O.S. Area Read only

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Process Termination
Cursoponding s/w not available

User Mode and kernel mode

Not responding End now

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Suspended Processes
Swap processes to disk to free up more memory Blocked or Wait state becomes suspend state when swapped to disk again Activating into ready state and go on, Two new states Blocked/Suspend Ready/Suspend

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Ready-suspended for those suspended process whose restarting condition has occurred. Blocked-suspended for those who must still wait instead.

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Reasons for Process Suspension

If resource unavailable

Alarm ,Burst time

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Suspending, Resuming, and Stopping Threads Display the time of day. If the user doesnt want a clock, then its thread can be suspended. Once suspended, restarting the thread is also a simple matter.

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Resume, Wakeup
wait( ) tells the calling thread to give up the monitor and go to sleep by giving sleeep() until some other process enters the same monitor and calls notify( ). notify( ) wakes up the first process that called wait( ) on the same object. notifyAll( ) wakes up all the processes that called wait( ) on the same object. Notifications affect only threads that have been waiting ahead of the notification The highest priority process will run first.

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The run( ) method contains a block that checks suspendFlag. If suspendFlag. is true, the wait( ) method is invoked to suspend the execution of the process. sets suspendFlag to false and invokes notify( ) to wake up the thread. Sleep() : Pausing Execution with Sleep() Thread.sleep causes the current thread to suspend execution for a specified period Suspend(): causes any execution to be suspend

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The notification methods :(Telling wait process to resume operation) notify(): and notifyAll() notifyAll(): wake up all waitin process notify() : picks one of the waiting process wakes up.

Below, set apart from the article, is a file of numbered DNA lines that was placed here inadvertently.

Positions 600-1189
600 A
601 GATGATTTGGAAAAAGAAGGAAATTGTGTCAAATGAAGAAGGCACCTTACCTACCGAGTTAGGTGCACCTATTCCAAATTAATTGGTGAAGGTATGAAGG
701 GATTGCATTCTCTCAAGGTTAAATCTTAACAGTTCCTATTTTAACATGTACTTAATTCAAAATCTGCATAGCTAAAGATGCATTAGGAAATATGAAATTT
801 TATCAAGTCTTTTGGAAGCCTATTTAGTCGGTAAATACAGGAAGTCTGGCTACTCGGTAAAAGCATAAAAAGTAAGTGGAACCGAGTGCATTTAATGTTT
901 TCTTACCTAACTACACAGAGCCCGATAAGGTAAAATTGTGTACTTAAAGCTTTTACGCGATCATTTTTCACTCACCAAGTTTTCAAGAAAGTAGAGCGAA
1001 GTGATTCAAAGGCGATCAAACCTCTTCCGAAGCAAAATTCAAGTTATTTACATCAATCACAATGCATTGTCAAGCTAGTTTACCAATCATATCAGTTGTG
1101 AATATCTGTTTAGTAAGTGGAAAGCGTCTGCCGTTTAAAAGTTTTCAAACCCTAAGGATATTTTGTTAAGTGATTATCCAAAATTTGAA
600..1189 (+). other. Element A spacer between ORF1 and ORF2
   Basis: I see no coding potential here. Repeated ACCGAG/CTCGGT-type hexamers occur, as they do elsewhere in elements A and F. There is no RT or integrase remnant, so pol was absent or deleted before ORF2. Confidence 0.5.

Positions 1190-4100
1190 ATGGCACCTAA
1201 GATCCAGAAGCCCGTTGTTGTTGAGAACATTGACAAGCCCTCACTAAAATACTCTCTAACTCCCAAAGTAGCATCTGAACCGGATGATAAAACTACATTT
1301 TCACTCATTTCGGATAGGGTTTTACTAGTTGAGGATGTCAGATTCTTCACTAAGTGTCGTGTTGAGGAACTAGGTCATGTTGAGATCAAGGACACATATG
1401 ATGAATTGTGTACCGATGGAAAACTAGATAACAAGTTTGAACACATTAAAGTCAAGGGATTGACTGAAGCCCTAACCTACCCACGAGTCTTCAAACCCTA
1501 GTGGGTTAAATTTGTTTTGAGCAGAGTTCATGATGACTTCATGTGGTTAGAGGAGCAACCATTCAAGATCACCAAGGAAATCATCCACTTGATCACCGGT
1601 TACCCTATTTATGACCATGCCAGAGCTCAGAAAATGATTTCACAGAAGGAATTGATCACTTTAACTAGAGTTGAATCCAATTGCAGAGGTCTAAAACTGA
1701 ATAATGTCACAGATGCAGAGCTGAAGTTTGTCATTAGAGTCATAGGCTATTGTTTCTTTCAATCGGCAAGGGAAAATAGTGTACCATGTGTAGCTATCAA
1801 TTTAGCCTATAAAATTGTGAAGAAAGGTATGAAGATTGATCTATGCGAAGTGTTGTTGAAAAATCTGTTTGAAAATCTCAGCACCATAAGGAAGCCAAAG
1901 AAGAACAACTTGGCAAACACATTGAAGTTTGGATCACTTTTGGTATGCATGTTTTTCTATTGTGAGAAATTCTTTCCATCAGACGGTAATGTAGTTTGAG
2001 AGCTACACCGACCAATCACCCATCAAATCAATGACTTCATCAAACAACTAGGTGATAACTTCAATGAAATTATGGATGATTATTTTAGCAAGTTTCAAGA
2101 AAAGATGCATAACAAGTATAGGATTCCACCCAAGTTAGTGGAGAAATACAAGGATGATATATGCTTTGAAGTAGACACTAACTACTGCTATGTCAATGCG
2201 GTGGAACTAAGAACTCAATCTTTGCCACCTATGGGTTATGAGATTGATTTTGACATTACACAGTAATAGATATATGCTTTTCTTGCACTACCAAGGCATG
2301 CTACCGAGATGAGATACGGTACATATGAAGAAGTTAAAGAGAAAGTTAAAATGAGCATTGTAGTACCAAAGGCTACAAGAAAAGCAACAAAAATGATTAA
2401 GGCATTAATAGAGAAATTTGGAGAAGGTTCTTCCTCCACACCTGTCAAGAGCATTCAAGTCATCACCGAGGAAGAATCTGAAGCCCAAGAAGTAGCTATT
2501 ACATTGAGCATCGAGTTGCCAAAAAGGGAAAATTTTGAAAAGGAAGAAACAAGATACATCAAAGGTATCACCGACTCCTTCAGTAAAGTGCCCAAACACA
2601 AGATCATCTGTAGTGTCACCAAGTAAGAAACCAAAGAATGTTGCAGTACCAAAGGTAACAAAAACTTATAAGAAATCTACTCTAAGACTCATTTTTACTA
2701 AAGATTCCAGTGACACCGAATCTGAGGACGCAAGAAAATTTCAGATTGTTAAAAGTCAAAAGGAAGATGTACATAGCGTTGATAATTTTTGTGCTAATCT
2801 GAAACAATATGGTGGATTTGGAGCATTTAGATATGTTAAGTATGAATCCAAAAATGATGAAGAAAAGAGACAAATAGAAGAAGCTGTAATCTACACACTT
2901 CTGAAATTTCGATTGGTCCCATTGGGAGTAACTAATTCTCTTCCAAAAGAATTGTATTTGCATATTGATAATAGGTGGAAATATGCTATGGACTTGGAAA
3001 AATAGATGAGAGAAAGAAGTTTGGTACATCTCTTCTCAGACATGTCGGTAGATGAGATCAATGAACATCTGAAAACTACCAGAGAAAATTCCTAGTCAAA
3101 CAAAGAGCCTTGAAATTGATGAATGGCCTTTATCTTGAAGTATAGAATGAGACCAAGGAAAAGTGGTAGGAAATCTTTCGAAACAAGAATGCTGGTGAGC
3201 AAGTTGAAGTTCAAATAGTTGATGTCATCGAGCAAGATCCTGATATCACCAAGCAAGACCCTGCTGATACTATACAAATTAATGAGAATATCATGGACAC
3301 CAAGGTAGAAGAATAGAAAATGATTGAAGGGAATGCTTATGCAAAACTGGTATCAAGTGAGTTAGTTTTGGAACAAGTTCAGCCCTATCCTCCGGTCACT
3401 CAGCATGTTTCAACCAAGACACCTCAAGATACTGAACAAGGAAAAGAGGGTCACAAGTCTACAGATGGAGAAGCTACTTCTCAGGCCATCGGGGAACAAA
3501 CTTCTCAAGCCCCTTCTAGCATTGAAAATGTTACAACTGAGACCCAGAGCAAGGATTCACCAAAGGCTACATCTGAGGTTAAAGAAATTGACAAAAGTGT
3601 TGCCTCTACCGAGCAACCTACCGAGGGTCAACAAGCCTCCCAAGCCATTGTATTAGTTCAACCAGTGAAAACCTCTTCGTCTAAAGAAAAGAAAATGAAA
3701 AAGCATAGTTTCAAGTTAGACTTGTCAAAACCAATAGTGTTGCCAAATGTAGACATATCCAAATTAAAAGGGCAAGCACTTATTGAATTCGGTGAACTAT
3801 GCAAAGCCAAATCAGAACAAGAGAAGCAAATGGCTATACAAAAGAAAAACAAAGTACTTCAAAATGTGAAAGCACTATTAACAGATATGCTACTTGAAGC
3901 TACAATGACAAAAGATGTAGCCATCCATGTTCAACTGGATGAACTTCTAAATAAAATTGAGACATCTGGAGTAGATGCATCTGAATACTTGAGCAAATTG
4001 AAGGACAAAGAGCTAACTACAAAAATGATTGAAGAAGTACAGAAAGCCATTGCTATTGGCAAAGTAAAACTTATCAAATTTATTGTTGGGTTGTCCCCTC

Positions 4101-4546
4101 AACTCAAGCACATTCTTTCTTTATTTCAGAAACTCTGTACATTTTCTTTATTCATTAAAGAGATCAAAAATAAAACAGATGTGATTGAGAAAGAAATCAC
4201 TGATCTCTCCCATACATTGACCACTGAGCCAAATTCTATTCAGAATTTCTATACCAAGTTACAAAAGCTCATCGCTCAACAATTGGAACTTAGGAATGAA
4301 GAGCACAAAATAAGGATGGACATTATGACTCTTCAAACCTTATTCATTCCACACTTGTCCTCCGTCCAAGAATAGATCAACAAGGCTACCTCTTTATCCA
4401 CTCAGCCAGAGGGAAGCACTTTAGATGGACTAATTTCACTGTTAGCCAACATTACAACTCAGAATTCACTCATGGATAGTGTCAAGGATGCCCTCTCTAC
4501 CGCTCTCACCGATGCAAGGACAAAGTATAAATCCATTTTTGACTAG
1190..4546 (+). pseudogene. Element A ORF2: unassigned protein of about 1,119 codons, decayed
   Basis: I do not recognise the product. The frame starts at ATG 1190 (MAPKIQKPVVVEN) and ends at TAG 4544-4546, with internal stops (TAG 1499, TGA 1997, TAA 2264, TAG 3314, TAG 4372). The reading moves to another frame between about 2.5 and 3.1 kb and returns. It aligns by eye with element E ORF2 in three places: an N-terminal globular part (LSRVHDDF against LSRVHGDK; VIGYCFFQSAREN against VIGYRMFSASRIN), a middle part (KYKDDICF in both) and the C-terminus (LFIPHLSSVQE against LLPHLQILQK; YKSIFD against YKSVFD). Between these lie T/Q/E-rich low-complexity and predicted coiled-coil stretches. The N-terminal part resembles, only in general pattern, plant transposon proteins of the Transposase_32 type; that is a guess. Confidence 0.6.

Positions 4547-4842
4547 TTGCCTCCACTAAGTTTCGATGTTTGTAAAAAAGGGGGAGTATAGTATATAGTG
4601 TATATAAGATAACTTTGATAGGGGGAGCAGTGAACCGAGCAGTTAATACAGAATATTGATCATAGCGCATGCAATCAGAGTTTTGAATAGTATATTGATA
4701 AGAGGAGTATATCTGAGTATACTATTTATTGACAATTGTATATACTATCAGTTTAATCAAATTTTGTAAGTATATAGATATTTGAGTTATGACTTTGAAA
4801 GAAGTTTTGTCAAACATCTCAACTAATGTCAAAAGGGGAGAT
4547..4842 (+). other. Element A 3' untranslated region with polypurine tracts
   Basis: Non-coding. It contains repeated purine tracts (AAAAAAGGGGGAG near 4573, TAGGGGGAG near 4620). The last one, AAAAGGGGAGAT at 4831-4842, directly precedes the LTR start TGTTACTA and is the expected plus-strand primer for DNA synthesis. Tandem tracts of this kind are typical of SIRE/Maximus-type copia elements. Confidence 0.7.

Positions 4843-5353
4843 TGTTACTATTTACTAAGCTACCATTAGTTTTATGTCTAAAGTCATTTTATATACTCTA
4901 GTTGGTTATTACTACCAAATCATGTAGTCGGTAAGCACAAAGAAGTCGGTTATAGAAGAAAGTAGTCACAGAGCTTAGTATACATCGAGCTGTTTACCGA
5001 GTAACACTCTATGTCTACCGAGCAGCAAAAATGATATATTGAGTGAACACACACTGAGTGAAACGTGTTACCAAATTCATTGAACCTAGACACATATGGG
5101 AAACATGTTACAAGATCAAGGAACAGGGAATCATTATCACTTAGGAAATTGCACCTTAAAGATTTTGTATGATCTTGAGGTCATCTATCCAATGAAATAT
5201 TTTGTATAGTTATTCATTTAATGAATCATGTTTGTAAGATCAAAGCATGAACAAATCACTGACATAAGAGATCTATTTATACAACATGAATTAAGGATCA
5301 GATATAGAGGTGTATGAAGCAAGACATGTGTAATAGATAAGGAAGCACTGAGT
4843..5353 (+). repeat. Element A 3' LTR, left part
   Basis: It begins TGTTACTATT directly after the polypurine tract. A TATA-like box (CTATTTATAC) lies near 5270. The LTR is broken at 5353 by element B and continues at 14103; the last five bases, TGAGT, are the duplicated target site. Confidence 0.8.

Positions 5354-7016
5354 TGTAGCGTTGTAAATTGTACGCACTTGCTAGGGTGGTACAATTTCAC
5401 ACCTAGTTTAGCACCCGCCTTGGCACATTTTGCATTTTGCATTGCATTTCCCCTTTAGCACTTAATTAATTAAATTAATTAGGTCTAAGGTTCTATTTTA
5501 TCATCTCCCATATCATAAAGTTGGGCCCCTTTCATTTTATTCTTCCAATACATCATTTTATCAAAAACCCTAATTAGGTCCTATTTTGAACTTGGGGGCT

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Interprocess Communication(IPC)
Processes within a system may be independent or cooperating Cooperating process can affect or be affected by other processes, including sharing data Reasons for cooperating processes: Information sharing Computation speedup Modularity Convenience Cooperating processes need interprocess communication (IPC) Two models of IPC Shared Memory Message Passing System

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Cooperating Processes
Independent process cannot affect or be affected by the execution of another process. Cooperating process can affect or be affected by the execution of another process. Advantages of process cooperation Information sharing (share resource) Computation speed-up: Process divide into sub -processes(pipelining) Modularity(Problem in one sub process will not or less affect on the processes) Convenience( User can perform more than one operations open file, edit file, print file, Check grammar)

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Communications Models

A:Message Passing B: Shared Memory


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Shared Memory in Java

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Shared memory approach Producer-Consumer Problem


Allow producer and consumer processes to run concurrently Paradigm for cooperating processes, producer process produces information that is consumed by a consumer process The producer and consumer must be synchronized, unbounded-buffer places no practical limit on the size of the buffer bounded-buffer assumes that there is a fixed buffer size

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Bounded-Buffer Shared-Memory Solution


Shared data #define BUFFER_SIZE 10 typedef struct { ... } item; item buffer[BUFFER_SIZE]; int in = 0; int out = 0; Solution is correct, but can only use BUFFER_SIZE-1 elements